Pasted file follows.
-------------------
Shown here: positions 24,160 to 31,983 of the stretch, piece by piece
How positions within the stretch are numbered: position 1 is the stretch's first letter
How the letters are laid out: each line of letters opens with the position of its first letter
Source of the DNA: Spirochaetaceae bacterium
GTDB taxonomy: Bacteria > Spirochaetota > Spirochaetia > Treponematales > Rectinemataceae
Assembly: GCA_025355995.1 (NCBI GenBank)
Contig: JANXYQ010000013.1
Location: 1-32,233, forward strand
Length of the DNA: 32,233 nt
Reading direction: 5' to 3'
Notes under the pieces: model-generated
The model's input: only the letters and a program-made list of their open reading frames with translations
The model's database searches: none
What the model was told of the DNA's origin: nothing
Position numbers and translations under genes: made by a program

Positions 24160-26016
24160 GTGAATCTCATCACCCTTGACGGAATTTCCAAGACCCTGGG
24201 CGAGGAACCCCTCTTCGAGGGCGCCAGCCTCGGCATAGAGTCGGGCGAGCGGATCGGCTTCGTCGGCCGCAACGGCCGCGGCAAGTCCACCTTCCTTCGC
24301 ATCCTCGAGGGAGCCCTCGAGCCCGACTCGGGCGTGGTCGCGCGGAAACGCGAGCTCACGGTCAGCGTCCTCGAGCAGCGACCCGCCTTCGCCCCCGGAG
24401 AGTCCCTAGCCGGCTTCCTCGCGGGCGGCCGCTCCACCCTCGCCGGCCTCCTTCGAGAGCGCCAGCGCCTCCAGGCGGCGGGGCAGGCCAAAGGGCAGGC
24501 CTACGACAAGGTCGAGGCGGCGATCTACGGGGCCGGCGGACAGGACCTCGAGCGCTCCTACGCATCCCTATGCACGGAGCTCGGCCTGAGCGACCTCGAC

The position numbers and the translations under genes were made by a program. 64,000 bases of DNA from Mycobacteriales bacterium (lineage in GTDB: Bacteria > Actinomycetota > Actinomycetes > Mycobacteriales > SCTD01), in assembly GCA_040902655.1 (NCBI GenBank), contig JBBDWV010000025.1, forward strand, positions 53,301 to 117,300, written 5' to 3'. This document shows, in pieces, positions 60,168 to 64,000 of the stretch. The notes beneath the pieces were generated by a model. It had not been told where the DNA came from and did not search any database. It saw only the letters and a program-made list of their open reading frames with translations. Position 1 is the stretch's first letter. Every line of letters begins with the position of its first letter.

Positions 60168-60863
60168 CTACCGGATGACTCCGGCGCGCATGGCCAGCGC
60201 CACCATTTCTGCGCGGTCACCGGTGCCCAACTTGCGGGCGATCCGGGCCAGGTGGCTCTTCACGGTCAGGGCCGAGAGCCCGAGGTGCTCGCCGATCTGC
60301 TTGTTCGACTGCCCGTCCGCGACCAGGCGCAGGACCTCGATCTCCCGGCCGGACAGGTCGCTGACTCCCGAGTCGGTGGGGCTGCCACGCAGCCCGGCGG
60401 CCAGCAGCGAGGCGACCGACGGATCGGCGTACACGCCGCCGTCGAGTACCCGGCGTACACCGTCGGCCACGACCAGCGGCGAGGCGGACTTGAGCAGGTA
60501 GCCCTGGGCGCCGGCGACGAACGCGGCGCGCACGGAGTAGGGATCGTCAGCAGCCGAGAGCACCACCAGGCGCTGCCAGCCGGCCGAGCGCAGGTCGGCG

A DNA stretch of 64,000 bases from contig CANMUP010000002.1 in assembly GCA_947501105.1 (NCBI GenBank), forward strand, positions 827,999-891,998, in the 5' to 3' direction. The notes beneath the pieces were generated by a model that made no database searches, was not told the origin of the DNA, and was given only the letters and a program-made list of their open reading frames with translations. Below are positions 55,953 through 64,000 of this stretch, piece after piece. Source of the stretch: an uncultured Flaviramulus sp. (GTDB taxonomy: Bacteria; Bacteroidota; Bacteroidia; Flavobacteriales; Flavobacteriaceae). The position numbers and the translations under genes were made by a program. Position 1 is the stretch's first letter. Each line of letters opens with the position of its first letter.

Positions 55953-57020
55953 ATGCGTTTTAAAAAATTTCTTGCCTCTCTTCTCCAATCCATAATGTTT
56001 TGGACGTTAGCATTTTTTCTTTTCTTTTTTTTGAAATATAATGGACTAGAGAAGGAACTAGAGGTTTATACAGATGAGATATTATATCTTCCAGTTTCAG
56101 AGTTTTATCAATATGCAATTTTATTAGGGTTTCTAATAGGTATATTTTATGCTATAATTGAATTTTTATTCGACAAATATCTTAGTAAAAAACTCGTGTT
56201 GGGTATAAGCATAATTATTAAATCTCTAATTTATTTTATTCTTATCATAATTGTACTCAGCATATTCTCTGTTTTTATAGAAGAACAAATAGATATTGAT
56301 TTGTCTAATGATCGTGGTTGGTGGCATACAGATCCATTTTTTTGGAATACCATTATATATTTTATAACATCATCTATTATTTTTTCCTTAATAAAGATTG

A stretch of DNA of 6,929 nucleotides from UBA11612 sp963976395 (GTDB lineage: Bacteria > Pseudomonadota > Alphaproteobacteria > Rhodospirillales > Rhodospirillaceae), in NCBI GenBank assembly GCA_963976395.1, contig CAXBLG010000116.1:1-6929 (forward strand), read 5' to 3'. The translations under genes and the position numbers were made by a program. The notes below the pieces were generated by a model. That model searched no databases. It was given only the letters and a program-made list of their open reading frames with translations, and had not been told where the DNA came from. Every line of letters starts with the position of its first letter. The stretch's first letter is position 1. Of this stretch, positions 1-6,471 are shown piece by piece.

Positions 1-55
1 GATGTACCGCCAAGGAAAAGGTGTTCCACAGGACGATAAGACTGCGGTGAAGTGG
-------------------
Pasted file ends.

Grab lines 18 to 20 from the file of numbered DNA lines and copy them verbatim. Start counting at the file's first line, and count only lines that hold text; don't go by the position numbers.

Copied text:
24201 CGAGGAACCCCTCTTCGAGGGCGCCAGCCTCGGCATAGAGTCGGGCGAGCGGATCGGCTTCGTCGGCCGCAACGGCCGCGGCAAGTCCACCTTCCTTCGC
24301 ATCCTCGAGGGAGCCCTCGAGCCCGACTCGGGCGTGGTCGCGCGGAAACGCGAGCTCACGGTCAGCGTCCTCGAGCAGCGACCCGCCTTCGCCCCCGGAG
24401 AGTCCCTAGCCGGCTTCCTCGCGGGCGGCCGCTCCACCCTCGCCGGCCTCCTTCGAGAGCGCCAGCGCCTCCAGGCGGCGGGGCAGGCCAAAGGGCAGGC